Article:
My fellow Americans: Four days ago, our editors brought forth on this ESPN.com a new college basketball section, conceived in the daydreams of the offseason, and dedicated to the proposition that it would be fun to pretend that each of its writers might one day rule our great sport with an iron fist.
There have been four political eras thus far. On Monday, a technocratic C.L. Brown used the powers of the office to promote common-sense policies for student sections. On Tuesday, Dana O'Neil expanded the mandate with fashion guidelines that restricted individual freedom for society's benefit. And on Wednesday, the despot Myron Medcalf went mad with power, allowing coaches to eject officials, arguing for a 4-point shot and, most horrifically of all, refusing to change the 35-second shot clock. This tyranny was our (imaginary) nation's darkest hour.
Now I have ascended to the (imaginary) throne. My first task -- after stanching the wounds of the Medcalf regime, of course, and restoring the rule of law to the land -- is nothing less than a complete (and occasionally even semi-realistic!) overhaul of everything the NCAA gets wrong. Heavy lies the head, and so on. Let's get to it:
1. I would create a strict, low, revenues and expenditures cap
It would be applicable to every Division I program's athletics department expenditures, such as salaries and facilities and t-shirt cannons and so on -- and I would tax those who exceed it. I would divert those tax funds to a post-scholarship trust for student-athletes, to be paid out on a performance-based sliding scale. The "performance" in question here is not just about play on the court, but about the marginal value of each athlete to his or her Division I program. We'll hire a couple Microsoft Excel wizards to model out the details, and carve up the pie.
Everyone wins. Texas and Ohio State and every other moneyed high-major gets to keep spending as much as they want on their athletics programs. (And if you think a percentage tax would disincentivize athletics programs from raking in ticket sales or booster cash, I have a luxurious granite locker room whirpool to sell you.) Players get paid -- yes, paid; get over it -- for their time in school in a way that accounts for their diverse contributions. There is no floor to a school's spending (save the scholarships it must currently field by law) so the small schools who have consistently voted against common-sense measures like the stipend remain relatively untouched by the change.
No, this structure wouldn't be fair, but -- no matter what the NCAA says -- neither is the current system. At least now players whose values exceed their scholarships will be rewarded as such, and some of that big, grotesque pool of college athletics money -- the $20 million coaches' buyouts, the $200 million facilities upgrades -- might slosh its way into their pockets, too.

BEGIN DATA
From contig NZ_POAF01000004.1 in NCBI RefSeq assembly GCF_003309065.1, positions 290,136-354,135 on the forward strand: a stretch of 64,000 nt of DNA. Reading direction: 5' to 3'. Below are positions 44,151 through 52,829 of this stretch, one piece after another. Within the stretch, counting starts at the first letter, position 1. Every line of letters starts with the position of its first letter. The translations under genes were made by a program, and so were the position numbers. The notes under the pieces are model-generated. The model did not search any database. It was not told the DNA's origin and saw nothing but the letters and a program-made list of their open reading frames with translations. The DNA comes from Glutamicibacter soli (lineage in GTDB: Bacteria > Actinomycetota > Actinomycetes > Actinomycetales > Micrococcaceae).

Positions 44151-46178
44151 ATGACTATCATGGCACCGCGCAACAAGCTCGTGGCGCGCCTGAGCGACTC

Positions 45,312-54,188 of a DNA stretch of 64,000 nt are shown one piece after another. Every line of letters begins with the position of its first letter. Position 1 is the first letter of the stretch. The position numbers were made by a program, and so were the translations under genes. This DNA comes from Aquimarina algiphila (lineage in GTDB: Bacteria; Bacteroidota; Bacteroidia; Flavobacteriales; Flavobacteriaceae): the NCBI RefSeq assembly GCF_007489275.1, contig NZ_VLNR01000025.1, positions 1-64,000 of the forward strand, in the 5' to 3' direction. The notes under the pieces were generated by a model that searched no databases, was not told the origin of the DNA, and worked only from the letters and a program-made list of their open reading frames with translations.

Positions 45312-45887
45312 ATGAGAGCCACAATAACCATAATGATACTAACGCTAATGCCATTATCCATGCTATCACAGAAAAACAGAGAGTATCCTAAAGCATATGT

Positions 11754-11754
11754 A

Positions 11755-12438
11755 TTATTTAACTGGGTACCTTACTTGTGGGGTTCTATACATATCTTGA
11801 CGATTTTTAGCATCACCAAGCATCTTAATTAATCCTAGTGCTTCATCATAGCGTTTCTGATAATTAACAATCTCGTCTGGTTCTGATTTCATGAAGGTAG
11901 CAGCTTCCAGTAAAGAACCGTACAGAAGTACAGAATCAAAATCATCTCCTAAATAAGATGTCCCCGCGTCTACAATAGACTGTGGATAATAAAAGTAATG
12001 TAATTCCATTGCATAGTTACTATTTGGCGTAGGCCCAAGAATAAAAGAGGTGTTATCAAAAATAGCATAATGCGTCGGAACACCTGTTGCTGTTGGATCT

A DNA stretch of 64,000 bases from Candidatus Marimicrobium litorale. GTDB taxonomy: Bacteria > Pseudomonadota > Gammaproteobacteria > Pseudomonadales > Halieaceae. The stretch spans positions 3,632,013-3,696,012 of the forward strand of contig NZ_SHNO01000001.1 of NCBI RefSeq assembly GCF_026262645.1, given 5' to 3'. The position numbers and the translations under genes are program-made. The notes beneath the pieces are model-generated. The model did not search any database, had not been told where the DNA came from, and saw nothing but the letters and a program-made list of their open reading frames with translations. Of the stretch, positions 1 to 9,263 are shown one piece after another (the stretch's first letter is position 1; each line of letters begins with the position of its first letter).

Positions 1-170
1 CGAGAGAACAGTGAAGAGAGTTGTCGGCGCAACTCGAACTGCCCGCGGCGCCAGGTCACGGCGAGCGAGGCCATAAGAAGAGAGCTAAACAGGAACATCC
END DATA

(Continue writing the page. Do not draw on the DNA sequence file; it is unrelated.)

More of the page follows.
As a bonus, maybe athletic directors would think twice before paying search firms $40,000 to massively overpay already well-known coaches. Ha! Definitely not! But a king-for-a-day can dream.
2. I would lobby for a constitutional amendment to prevent any and all further changes to the structure of the NCAA tournament
Sixty-four teams is the ideal here. But being diplomatic, I could keep the play-in games, on one condition: The amendment provides language for proper round nomenclature. Eight of 68 teams playing in one weekend is not the "first round" of anything. It's the play-in. These are all adults here. They don't need rhetorical participation ribbons. Enough with this.
Anyway: Expand the tournament, violate the Constitution of these United States of America. Simple, elegant. ... How is this not already a law?
3. I would allow players to return to college basketball after the draft if they went undrafted or failed to earn a contract by a given date
If it means letting players have professional representation (or agents, gasp!) before their college careers are officially finished, oh well. The whole zero-sum draft decision process is silly. And it's rooted in the weird notion that even the slightest brush with getting paid for what you're good at doing will turn the previously doe-like "student-athlete" into a less likable Rod Tidwell. God forbid we let an athlete who spent two years dutifully donning his Nike-branded team apparel and drinking only the approved Brawndo Thirst Mutilator sports drink to experience the horrors of crass commercialism up close. Wait.
Go see if you can make it in the pros for a couple of months; if not, come back to school. This is not hard.
4. The salary of the NCAA's president is getting cut
Look, I don't begrudge anybody's ability to get paper. The king is 100 percent pro-paper chase. It's a problem of PR: The NCAA can't go around making its often reasonable arguments about amateurism while its chief figurehead (president Mark Emmert) pulls in $1.7 million a year. Sorry, but it just looks terrible. How's $200,000 sound?
This doesn't affect me in this scenario, mind you, because I wouldn't be the president of NCAA. I would be the Grand Supreme Potentate of the NCAA, King of the Andals and the First Men, Lord of the Seven Kingdoms and Protector of the Realm. The salary and benefits are highly competitive.
5. I would force a video game company to make a really good college basketball game
I don't care what needs to happen here. Let the lawyers figure it out. A players union and collective player likeness rights? Whatever! But the king-for-a-day demands a next-generation college basketball video game with state-of-the-art player models, updated rosters, dynamic commentary, a gripping career mode, and licensed stadia. And then the king-for-a-day demands approximately 24-48 hours of uninterrupted alone time. His cell phone will be off.